KiwiThe Kiwi sculpture Michael and Heidi gave me for my birthday now perches alongside the patio.
This evening we dined at our neighbours The Royal Oak. I enjoyed my ham, eggs, chips and peas, as did Jackie her chicken wrapped in bacon and cheese. Her sweet was chocolate fudge cake and ice cream. My choice was apple crumble and custard. She drank Becks, while I drank Doom Bar.

If At First You Don’t Succeed

Malwood Farm underpass 3.13Yesterday’s rain was magnified today.  Looking out of our windows I thought the limited visibility was mist.  It was the deluge.  All vehicles on the A31 had headlights glowing, falling raindrops adding hazy coronas.  Undeterred, I walked the loop taking in the two underpasses.

Moss and leaves 3.13Pebbles on a beach revealed by a receding tide gain, until dried out, an enhanced depth of colour.  So it is with leaked petrol, as seen yesterday, and with leaves, lichen, and moss, not that these latter fruits of the forest have much chance of drying out at the moment.  Gravel in the beds of streams glistened invitingly.

Roads and footpaths were again flowing with water.  The uphill stretch of the A31 was a torrent.  Ducking to avoid dripping branches as I walked along its verges, simply meant that spray thrown up by lorry tyres hit my face a bit sooner.  The extra gusts of wind these vehicles created as they rushed past seemed more unsettling than usual.  My choice of route was beginning to seem a less than good idea.  However, to borrow from Magnus Magnusson’s ‘Mastermind’ catchphrase, I’d started so I would finish.

Once safely on the soggy heath I made my way to the Stoney Cross underpass.Pool on heath 3.13  One of the pony trails led to a fresh waterhole being rapidly and plentifully replenished.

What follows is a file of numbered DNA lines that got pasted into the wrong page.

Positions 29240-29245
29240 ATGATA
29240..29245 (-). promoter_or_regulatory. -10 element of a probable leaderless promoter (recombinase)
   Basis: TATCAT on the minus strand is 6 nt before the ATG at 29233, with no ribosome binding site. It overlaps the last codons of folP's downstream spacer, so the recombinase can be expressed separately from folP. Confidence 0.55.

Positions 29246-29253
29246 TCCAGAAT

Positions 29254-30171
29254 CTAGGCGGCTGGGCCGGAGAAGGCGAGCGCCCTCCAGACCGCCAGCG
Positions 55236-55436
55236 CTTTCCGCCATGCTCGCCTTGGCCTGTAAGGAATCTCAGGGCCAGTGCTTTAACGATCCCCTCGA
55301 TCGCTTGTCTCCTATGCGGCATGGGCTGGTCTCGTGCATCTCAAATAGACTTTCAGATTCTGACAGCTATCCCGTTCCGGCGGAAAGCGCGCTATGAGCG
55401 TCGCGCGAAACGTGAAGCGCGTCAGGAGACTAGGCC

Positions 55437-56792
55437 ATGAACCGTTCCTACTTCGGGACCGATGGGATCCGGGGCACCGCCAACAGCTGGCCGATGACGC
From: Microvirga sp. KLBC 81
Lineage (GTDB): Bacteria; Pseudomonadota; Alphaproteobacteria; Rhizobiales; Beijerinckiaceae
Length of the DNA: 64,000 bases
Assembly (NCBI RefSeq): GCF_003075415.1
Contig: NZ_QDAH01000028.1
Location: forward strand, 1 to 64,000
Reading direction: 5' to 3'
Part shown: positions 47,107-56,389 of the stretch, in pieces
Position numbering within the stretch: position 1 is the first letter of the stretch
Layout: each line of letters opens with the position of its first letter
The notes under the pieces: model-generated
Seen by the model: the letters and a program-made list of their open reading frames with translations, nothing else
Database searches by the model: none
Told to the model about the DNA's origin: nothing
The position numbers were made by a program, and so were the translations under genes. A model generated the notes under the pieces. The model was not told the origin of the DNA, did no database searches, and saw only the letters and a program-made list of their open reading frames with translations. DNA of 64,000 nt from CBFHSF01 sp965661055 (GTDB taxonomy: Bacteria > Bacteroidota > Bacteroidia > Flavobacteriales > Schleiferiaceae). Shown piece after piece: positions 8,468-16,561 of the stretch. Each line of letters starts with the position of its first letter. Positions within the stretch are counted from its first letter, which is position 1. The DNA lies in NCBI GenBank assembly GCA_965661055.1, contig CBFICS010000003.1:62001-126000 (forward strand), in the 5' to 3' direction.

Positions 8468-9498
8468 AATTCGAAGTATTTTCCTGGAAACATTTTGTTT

In 1978, Denis Healey, Labour Chancellor of the Exchequer, famously said of his friend and opposite number in the Conservative Shadow Cabinet that ‘part of his speech was like being savaged by a dead sheep’.  Geoffrey Howe was not dead, but he was certainly Wet in political parlance.  Wet sheep 3.13Seeing a wet sheep this morning attempting to gain some shelter, I thought of these two amicable rivals.

After lunch I attempted to start a new life with my new iMac.  The first step was to sort out a password problem with our Broadband.  We managed to get our Windows laptops connected to our Home Hub when we first arrived here, but now are often automatically connected to Wi Fi, requiring us to disconnect from that before connecting to the Hub. Recently the password has been rejected.  This did my head in because we had written it down.  Maybe we were looking in the wrong place.  So I rang BT and had the man take me through resetting the password, choosing the very same one as the old one for the replacement.  It worked.  When pressed, the adviser admitted that there had been an internal problem with BT Yahoo.  That annoyed me even more.